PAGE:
Greg James AM QC

Greg James holding red bag

I’m having a chat with Greg James AM QC in an hour to gather material for this feature piece in Bar News. The juggle of home-schooling and working from home has left me little time to research my subject. I feel ill-prepared. Where does one turn in situations like this? Wikipedia of course!

Greg would go on to tell me that his Wikipedia entry was accurate in all but one respect. It described him as being the youngest appointed QC in New South Wales which, apparently, he was not. Appointed at the age of 38, you could have fooled me…

Talking to Greg about his career journey is like reading a ‘hard to put down’ biography. His story is abundant with fascinating cases and appointments across an array of subject areas in the law. It is impossible to recount our one-hour chat in only a couple of written pages.

Portrait of the author, Christine Melis

I am most keen to talk to him about prosecuting Ivan Polyukhovich, Australia’s first prosecution of an alleged Nazi criminal under the 1988 amended War Crimes Act that allowed prosecutions against suspected European criminals in ordinary criminal courts in Australia. But before getting to that, there are some other things we need to know and understand about Greg. His is a story of how fate put him on a trajectory he never saw coming and a career marked by legal cases that would go on to change legislation and bring about significant reforms in New South Wales, in areas including gun laws, prison systems and mental health, just to name a few.

He tells me a tale of the unremarkable life of a boy who grew up in Roseville Chase and who, to use his words, was 'not particularly good at anything' except for debating (no surprises there).

He went on to study Arts/Law at the University of Sydney on a Commonwealth scholarship and worked part-time with the public service. I’m intrigued to hear that he worked with the 'Master in Lunacy', a court officer appointed to control the money and property of persons found mentally unfit. Little did Greg know at the time that the experience he gained there would serve him well decades later in his role as President of the Mental Health Review Tribunal of New South Wales.

He moved over to the Public Solicitor’s office doing tenancy work. He is proud to say that he was able to extensively brief the junior bar, keeping many going at 10 Guineas (~$21) a case and a second-class train ticket to get out to the courts. It was here at the public solicitor’s office that he owes his skills in statutory interpretation. His ‘bread and butter’ so to speak, was interpreting the Landlord and Tenant (Amendment) Act 1948.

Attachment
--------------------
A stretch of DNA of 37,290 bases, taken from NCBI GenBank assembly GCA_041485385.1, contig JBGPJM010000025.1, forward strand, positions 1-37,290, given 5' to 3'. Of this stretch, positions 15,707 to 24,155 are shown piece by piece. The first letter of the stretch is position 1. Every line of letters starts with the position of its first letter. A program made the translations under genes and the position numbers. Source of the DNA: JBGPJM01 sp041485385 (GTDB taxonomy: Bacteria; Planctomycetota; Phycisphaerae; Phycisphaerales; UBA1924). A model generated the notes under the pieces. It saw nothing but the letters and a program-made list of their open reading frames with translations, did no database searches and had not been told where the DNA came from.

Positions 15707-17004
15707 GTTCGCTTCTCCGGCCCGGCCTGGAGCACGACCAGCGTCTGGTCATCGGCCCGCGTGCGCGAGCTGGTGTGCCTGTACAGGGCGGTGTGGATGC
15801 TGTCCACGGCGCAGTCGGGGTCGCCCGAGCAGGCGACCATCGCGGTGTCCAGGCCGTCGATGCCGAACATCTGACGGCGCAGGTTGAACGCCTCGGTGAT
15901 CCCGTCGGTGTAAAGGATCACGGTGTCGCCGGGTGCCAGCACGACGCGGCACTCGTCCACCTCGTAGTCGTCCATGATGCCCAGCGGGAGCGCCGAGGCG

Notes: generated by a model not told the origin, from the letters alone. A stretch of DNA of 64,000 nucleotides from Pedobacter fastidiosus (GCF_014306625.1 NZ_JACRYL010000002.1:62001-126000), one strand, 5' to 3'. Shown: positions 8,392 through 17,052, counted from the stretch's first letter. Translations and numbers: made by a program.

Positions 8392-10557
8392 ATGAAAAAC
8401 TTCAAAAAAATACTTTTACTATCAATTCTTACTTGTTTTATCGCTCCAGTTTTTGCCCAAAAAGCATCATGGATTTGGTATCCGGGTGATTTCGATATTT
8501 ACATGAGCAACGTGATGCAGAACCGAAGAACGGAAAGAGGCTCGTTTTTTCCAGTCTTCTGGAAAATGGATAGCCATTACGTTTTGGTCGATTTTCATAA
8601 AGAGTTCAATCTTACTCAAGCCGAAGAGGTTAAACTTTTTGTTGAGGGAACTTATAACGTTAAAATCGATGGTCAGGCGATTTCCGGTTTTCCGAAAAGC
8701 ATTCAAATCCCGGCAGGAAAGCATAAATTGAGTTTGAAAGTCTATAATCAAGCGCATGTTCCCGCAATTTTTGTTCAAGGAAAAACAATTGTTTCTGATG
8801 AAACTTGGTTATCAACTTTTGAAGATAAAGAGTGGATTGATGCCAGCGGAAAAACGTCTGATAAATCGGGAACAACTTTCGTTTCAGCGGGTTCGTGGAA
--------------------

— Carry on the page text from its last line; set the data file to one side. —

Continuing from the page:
In time he was head hunted to Freehills, working on some major building development deals in Sydney, including the MLC building. He worked with the likes of John Dumford QC, Bob Hope QC and Neil Mackerras. For all intents and purposes Greg was a talented civil lawyer and coming to the Bar in 1972 it was a natural progression for him to establish himself in civil practice.

As fate would have it, Greg was involved in a major accident, necessitating a serious shoulder repair operation. He had to hand over his equity practice while he recovered. Almost six months after the accident he was inflicted with ‘raging hepatitis’ from the blood transfusion he had earlier been given during the operation. He recalls keeling over in court during a family provision case and being rushed off to hospital from the courtroom. Greg stops to reflect here, 'importantly I was insured through the Bar schemes and sensible enough to take that up, otherwise I would have been bankrupt. Chambers was very kind to me regarding my chambers obligations.'

When he recovered, he had nothing to do; no practice to return to. But a helping hand changed all that. Jeffrey Miles, the former Chief Justice of the ACT managed to get Greg into a committal as a junior to Jim Staples. The committal related to the Bathurst gaol riots. The riots were over poor conditions and mistreatment of inmates. The case was the catalyst for a Royal Commission into the prison system. It was also Greg’s introduction to the criminal law.

What followed was the best part of a decade doing criminal appeals involving questions of law. Fuelled by briefs from the Legal Aid Commission and Aboriginal Legal Service, Greg was getting a high volume of briefs in the Local Court through to the High Court. In the High Court 'you get little time to impress fabulously gifted minds. It is a great arena to learn advocacy', he tells me.

He famously went on to become lead counsel for various Bandidos in the Milperra Massacre or otherwise known as the Milperra bikie shootout on Father’s Day in 1984. It was one of the largest single trials in Australian history. Greg defended over 20 accused with the help of five junior counsel and that was a small legal team compared to some others. The trial took 14 months. That event was also a catalyst for significant changes to gun laws in New South Wales.

In 1988 he became an associate judge of the District Court of New South Wales. However, a career changing brief and a subsequent Supreme Court appointment meant that he served only one day as an associate judge of the District Court.